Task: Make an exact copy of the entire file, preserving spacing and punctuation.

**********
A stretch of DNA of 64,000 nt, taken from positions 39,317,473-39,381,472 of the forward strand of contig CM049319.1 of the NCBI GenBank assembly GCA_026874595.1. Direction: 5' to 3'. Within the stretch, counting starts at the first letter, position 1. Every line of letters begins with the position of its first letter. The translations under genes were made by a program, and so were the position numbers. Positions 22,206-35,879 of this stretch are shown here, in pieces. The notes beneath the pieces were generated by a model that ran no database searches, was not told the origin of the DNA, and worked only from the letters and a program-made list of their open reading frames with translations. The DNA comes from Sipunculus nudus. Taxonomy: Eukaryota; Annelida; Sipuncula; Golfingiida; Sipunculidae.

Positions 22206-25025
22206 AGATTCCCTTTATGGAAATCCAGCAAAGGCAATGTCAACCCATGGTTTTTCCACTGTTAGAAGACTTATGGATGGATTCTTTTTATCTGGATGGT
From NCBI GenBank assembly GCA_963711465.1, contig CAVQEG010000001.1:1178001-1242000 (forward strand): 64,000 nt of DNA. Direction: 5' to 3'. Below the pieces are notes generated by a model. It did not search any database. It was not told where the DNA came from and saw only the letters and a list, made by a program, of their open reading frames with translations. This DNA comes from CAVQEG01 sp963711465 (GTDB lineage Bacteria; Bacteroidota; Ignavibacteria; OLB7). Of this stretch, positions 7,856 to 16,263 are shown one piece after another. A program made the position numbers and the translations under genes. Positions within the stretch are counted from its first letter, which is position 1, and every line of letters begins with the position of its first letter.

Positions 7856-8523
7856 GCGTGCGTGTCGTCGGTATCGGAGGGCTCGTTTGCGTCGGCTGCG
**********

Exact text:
A stretch of DNA of 64,000 nt, taken from positions 39,317,473-39,381,472 of the forward strand of contig CM049319.1 of the NCBI GenBank assembly GCA_026874595.1. Direction: 5' to 3'. Within the stretch, counting starts at the first letter, position 1. Every line of letters begins with the position of its first letter. The translations under genes were made by a program, and so were the position numbers. Positions 22,206-35,879 of this stretch are shown here, in pieces. The notes beneath the pieces were generated by a model that ran no database searches, was not told the origin of the DNA, and worked only from the letters and a program-made list of their open reading frames with translations. The DNA comes from Sipunculus nudus. Taxonomy: Eukaryota; Annelida; Sipuncula; Golfingiida; Sipunculidae.

Positions 22206-25025
22206 AGATTCCCTTTATGGAAATCCAGCAAAGGCAATGTCAACCCATGGTTTTTCCACTGTTAGAAGACTTATGGATGGATTCTTTTTATCTGGATGGT
From NCBI GenBank assembly GCA_963711465.1, contig CAVQEG010000001.1:1178001-1242000 (forward strand): 64,000 nt of DNA. Direction: 5' to 3'. Below the pieces are notes generated by a model. It did not search any database. It was not told where the DNA came from and saw only the letters and a list, made by a program, of their open reading frames with translations. This DNA comes from CAVQEG01 sp963711465 (GTDB lineage Bacteria; Bacteroidota; Ignavibacteria; OLB7). Of this stretch, positions 7,856 to 16,263 are shown one piece after another. A program made the position numbers and the translations under genes. Positions within the stretch are counted from its first letter, which is position 1, and every line of letters begins with the position of its first letter.

Positions 7856-8523
7856 GCGTGCGTGTCGTCGGTATCGGAGGGCTCGTTTGCGTCGGCTGCG